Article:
THE world has rarely felt so torn and so violent. Civil war in eastern Ukraine which led to the deaths of hundreds after the shooting down of a civilian airline; a conflict in the Middle East which appears as far from resolution as ever. While in Iraq the United States is exploring options to evacuate thousands of civilians trapped on a mountain in northern Iraq by Islamic militants.
All of this was very much at the forefront of many minds yesterday as veterans, servicemen and women and relatives of heroes of the First World War stood in the rain at the Drumhead service at Edinburgh Castle to honour those who fought in the conflict.
One hundred years have passed since the start of the First World War, but how much have we learned when basic human rights are violated and innocent people threatened with slaughter on a daily basis?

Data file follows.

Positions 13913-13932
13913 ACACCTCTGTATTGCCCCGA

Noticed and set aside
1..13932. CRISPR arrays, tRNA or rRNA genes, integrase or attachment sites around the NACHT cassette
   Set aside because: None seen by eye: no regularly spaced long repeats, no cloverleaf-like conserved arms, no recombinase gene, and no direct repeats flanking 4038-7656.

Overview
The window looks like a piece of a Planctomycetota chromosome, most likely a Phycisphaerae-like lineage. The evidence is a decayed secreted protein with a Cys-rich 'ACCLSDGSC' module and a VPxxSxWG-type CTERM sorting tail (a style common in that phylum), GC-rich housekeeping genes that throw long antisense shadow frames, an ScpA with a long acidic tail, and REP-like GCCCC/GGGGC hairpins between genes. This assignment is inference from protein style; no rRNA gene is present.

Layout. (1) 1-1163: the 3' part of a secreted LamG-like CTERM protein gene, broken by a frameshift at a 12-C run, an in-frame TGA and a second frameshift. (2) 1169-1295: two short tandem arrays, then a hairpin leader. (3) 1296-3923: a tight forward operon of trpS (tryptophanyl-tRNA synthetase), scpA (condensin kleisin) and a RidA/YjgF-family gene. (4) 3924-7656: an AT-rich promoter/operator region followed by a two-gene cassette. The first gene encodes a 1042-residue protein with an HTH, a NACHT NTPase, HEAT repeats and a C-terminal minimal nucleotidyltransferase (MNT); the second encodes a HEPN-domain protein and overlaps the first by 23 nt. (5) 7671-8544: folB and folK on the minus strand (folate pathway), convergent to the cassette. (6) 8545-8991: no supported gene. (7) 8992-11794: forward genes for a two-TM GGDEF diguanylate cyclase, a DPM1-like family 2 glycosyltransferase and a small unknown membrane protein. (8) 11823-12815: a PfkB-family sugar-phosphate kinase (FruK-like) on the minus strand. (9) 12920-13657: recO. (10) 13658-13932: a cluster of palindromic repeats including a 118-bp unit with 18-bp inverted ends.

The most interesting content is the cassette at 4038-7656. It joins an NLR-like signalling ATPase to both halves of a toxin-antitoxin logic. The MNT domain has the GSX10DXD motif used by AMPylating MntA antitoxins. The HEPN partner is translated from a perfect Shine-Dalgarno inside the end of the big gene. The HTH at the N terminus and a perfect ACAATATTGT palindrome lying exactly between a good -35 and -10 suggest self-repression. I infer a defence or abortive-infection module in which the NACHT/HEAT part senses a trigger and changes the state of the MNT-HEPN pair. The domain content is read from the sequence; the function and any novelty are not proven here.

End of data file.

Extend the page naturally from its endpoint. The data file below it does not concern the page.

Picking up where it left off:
The 145,000 Scots who perished between 1914-18 must stand as a reminder of the futility of war and the huge price that families pay for it.
We must never forget them and use every one of those deaths as a lesson to our children.
Compassion, justice and tolerance must be preached on a daily basis, while we must not shirk from telling the horrible truth about the reality of war.
Richard’s in tune
Our politicians are often criticised for being out of touch with the people whose decisions their lives affect.
So credit to Edinburgh councillor Richard Lewis, who is showing he is in tune with his brief as the Capital’s culture and sport convener. A talented musician, Richard is playing the piano in a show at the Fringe – and pretty good we hear it is too.
What better way to immerse yourself in the Capital’s cultural life than entertaining the punters yourself as part of the greatest arts show on the planet.